Loading in 5 sec....

Closed-Form MSE Performance of the Distributed LMS AlgorithmPowerPoint Presentation

Closed-Form MSE Performance of the Distributed LMS Algorithm

Download Presentation

Closed-Form MSE Performance of the Distributed LMS Algorithm

Loading in 2 Seconds...

- 65 Views
- Uploaded on
- Presentation posted in: General

Closed-Form MSE Performance of the Distributed LMS Algorithm

Download Policy: Content on the Website is provided to you AS IS for your information and personal use and may not be sold / licensed / shared on other websites without getting consent from its author.While downloading, if for some reason you are not able to download a presentation, the publisher may have deleted the file from their server.

- - - - - - - - - - - - - - - - - - - - - - - - - - E N D - - - - - - - - - - - - - - - - - - - - - - - - - -

Closed-Form MSE Performance of the Distributed LMS Algorithm

Gonzalo Mateos, Ioannis Schizas and Georgios B. Giannakis

ECE Department, University of Minnesota

Acknowledgment: ARL/CTA grant no. DAAD19-01-2-0011

USDoD ARO grant no. W911NF-05-1-0283

- Estimation using ad hoc WSNs raises exciting challenges
- Communication constraints
- Limited power budget
- Lack of hierarchy / decentralized processing Consensus

- Unique features
- Environment is constantly changing (e.g., WSN topology)
- Lack of statistical information at sensor-level

- Bottom line: algorithms are required to be
- Resource efficient
- Simple and flexible
- Adaptive and robust to changes

Single-hop communications

- Single-shot distributed estimation algorithms
- Consensus averaging [Xiao-Boyd ’05, Tsitsiklis-Bertsekas ’86, ’97]
- Incremental strategies [Rabbat-Nowak etal ’05]
- Deterministic and random parameter estimation [Schizas etal ’06]

- Consensus-based Kalman tracking using ad hoc WSNs
- MSE optimal filtering and smoothing [Schizas etal ’07]
- Suboptimal approaches [Olfati-Saber ’05],[Spanos etal ’05]

- Distributed adaptive estimation and filtering
- LMS and RLS learning rules [Lopes-Sayed ’06 ’07]

- Ad hoc WSN with sensors
- Single-hop communications only. Sensor ‘s neighborhood
- Connectivity information captured in
- Zero-mean additive (e.g., Rx) noise

- Goal: estimate a signal vector
- Each sensor , at time instant
- Acquires a regressor and scalar observation
- Both zero-mean and spatially uncorrelated

- Least-mean squares (LMS) estimation problem of interest

- Find spectral peaks of a narrowband (e.g., seismic) source
- AR model:
- Source-sensor multi-path channels modeled as FIR filters
- Unknown orders and tap coefficients

- Observation at sensor is
- Define:
- Challenges
- Data model not completely known
- Channel fades at the frequencies occupied by

Proposition [Schizas etal’06]: For satisfying 1)-2) and the WSN is connected, then

- Introduce the bridge sensor subset
- For all sensors , such that
- For , a path connecting them devoid of edges linking two sensors

- Consider the convex, constrained optimization

- Associated augmented Lagrangian
- Two key steps in deriving D-LMS
- Resort to the alternating-direction method of multipliers
Gain desired degree of parallelization

- Apply stochastic approximation ideas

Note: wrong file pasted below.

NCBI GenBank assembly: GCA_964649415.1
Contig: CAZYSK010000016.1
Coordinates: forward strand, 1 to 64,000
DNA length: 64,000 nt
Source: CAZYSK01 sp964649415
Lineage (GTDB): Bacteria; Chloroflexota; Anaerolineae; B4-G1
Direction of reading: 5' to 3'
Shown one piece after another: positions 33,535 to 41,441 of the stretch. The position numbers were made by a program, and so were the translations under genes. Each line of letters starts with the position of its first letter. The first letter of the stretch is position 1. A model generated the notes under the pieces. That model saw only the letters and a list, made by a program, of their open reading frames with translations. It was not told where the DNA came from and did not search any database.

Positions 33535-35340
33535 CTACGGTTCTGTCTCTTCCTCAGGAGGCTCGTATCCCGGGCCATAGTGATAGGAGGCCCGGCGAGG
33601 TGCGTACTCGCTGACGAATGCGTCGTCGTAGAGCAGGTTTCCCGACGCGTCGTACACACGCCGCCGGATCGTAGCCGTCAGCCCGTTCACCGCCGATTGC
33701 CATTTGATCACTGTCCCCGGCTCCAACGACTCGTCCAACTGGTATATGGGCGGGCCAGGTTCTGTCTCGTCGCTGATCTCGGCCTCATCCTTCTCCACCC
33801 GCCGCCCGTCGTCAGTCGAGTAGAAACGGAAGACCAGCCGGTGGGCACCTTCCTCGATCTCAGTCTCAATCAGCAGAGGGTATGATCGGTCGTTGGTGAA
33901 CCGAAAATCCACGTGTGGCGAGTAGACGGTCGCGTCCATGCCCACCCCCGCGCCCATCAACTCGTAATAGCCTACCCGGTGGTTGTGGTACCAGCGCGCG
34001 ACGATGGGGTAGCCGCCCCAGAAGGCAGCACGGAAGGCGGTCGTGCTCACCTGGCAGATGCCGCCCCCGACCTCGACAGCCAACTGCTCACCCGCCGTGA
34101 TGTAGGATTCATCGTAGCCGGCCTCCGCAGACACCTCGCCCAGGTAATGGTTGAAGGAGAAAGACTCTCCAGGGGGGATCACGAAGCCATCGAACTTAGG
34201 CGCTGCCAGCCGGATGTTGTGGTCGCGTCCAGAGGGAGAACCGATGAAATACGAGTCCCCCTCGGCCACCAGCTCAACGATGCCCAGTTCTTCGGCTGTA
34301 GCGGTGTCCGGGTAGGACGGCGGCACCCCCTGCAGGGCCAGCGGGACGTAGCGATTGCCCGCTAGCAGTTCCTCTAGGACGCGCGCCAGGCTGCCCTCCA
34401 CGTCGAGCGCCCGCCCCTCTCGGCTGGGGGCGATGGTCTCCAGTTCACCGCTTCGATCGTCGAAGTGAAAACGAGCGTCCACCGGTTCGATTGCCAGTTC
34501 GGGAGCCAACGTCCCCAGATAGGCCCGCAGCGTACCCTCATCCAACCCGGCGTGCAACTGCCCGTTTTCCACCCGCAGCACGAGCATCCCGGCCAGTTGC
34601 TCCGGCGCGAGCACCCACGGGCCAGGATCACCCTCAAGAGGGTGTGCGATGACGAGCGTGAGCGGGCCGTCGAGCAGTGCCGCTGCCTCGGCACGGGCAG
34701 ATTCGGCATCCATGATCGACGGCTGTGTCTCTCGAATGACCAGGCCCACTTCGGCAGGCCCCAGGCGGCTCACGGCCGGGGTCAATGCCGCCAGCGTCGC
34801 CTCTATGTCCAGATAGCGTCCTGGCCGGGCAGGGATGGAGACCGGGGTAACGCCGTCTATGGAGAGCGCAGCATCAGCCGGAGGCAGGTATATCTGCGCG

Cope with unavailability of statistical information

- Resort to the alternating-direction method of multipliers

Steps 1,2:

Step 3:

Tx

Rx

Tx

to

from

to

Bridge sensor

Sensor

Rx

from

- In the presence of communication noise, for and
- Simple, distributed, only single-hop exchanges needed

Step 1:

Step 2:

Step 3:

- Study the dynamics of
- Local estimation errors:
- Local sum of multipliers:
(a1) Sensor observations obey where the zero-mean white noise has variance

- Introduce and

Lemma: Under (a1), for then where

and consists of the blocks

and with

MSD

EMSE

Local

Global

- Local (per-sensor) and global (network-wide) metrics of interest
(a2) is white Gaussian with covariance matrix

(a3) and are independent

- Define
- Customary figures of merit

Proposition:Under (a2)-(a4), the covariance matrix of obeys

with . Equivalently, after vectorization

where

(a4) Random-walk model: where is zero-mean white with covariance ; independent of and

- Let where
- Convenient c.v.:

Proposition: Under (a1)-(a4), the D-LMS algorithm achieves consensus in the mean, i.e., provided the step-size is chosen such that with

Proposition: Under (a1)-(a4), the D-LMS algorithm is MSE stable for sufficiently small

- MSE stability follows
- Intractable to obtain explicit bounds on

- From stability, has bounded entries
- The fixed point of is
- Enables evaluation of all figures of merit in s.s.

- If optimum minimizing EMSE
- Not surprising
- Excessive adaptation MSE inflation
- Vanishing tracking ability lost

- Recall
- Hard to obtain closed-form , but easy numerically (1-D).

Regressors: w/

; i.i.d.; w/

Observations: linear data model, WGN w/

Time-invariant parameter:

Random-walk model:

node WSN, Rx AWGN w/ ,

, D-LMS:

- Developed a distributed LMS algorithm for general ad hoc WSNs
- Detailed MSE performance analysis for D-LMS
- Stationary setup, time-invariant parameter
- Tracking a random-walk

- Analysis under the simplifying white Gaussian setting
- Closed-form, exact recursion for the global error covariance matrix
- Local and network-wide figures of merit for and in s.s.
- Tracking analysis revealed minimizing the s.s. EMSE

- Simulations validate the theoretical findings
- Results extend to temporally-correlated (non-) Gaussian sensor data